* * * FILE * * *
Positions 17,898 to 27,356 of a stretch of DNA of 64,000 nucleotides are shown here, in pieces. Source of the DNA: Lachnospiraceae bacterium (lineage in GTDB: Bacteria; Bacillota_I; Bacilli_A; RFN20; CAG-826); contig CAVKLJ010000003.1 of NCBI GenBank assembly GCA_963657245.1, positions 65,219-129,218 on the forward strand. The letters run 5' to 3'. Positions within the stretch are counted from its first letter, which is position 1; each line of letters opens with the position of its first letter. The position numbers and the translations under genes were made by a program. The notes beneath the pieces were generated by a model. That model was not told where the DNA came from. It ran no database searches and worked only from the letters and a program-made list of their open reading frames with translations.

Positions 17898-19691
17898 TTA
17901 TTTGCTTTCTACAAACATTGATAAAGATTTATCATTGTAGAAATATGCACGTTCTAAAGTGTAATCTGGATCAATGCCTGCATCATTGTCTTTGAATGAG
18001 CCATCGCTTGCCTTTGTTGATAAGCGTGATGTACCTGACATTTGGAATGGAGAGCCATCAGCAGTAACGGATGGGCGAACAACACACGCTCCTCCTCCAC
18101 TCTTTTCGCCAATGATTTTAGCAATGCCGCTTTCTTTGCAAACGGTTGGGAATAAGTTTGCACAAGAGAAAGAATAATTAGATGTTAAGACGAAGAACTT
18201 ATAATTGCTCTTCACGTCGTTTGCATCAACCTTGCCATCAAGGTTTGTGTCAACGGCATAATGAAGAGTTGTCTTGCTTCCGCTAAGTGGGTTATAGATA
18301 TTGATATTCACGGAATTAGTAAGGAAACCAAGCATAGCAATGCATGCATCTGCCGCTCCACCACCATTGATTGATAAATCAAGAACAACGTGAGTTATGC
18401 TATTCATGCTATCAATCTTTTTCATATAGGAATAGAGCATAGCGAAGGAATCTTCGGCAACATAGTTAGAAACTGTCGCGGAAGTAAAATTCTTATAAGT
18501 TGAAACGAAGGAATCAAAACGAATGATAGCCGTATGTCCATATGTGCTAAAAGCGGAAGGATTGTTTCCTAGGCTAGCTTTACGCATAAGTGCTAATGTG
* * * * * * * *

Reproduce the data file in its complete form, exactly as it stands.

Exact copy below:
Positions 17,898 to 27,356 of a stretch of DNA of 64,000 nucleotides are shown here, in pieces. Source of the DNA: Lachnospiraceae bacterium (lineage in GTDB: Bacteria; Bacillota_I; Bacilli_A; RFN20; CAG-826); contig CAVKLJ010000003.1 of NCBI GenBank assembly GCA_963657245.1, positions 65,219-129,218 on the forward strand. The letters run 5' to 3'. Positions within the stretch are counted from its first letter, which is position 1; each line of letters opens with the position of its first letter. The position numbers and the translations under genes were made by a program. The notes beneath the pieces were generated by a model. That model was not told where the DNA came from. It ran no database searches and worked only from the letters and a program-made list of their open reading frames with translations.

Positions 17898-19691
17898 TTA
17901 TTTGCTTTCTACAAACATTGATAAAGATTTATCATTGTAGAAATATGCACGTTCTAAAGTGTAATCTGGATCAATGCCTGCATCATTGTCTTTGAATGAG
18001 CCATCGCTTGCCTTTGTTGATAAGCGTGATGTACCTGACATTTGGAATGGAGAGCCATCAGCAGTAACGGATGGGCGAACAACACACGCTCCTCCTCCAC
18101 TCTTTTCGCCAATGATTTTAGCAATGCCGCTTTCTTTGCAAACGGTTGGGAATAAGTTTGCACAAGAGAAAGAATAATTAGATGTTAAGACGAAGAACTT
18201 ATAATTGCTCTTCACGTCGTTTGCATCAACCTTGCCATCAAGGTTTGTGTCAACGGCATAATGAAGAGTTGTCTTGCTTCCGCTAAGTGGGTTATAGATA
18301 TTGATATTCACGGAATTAGTAAGGAAACCAAGCATAGCAATGCATGCATCTGCCGCTCCACCACCATTGATTGATAAATCAAGAACAACGTGAGTTATGC
18401 TATTCATGCTATCAATCTTTTTCATATAGGAATAGAGCATAGCGAAGGAATCTTCGGCAACATAGTTAGAAACTGTCGCGGAAGTAAAATTCTTATAAGT
18501 TGAAACGAAGGAATCAAAACGAATGATAGCCGTATGTCCATATGTGCTAAAAGCGGAAGGATTGTTTCCTAGGCTAGCTTTACGCATAAGTGCTAATGTG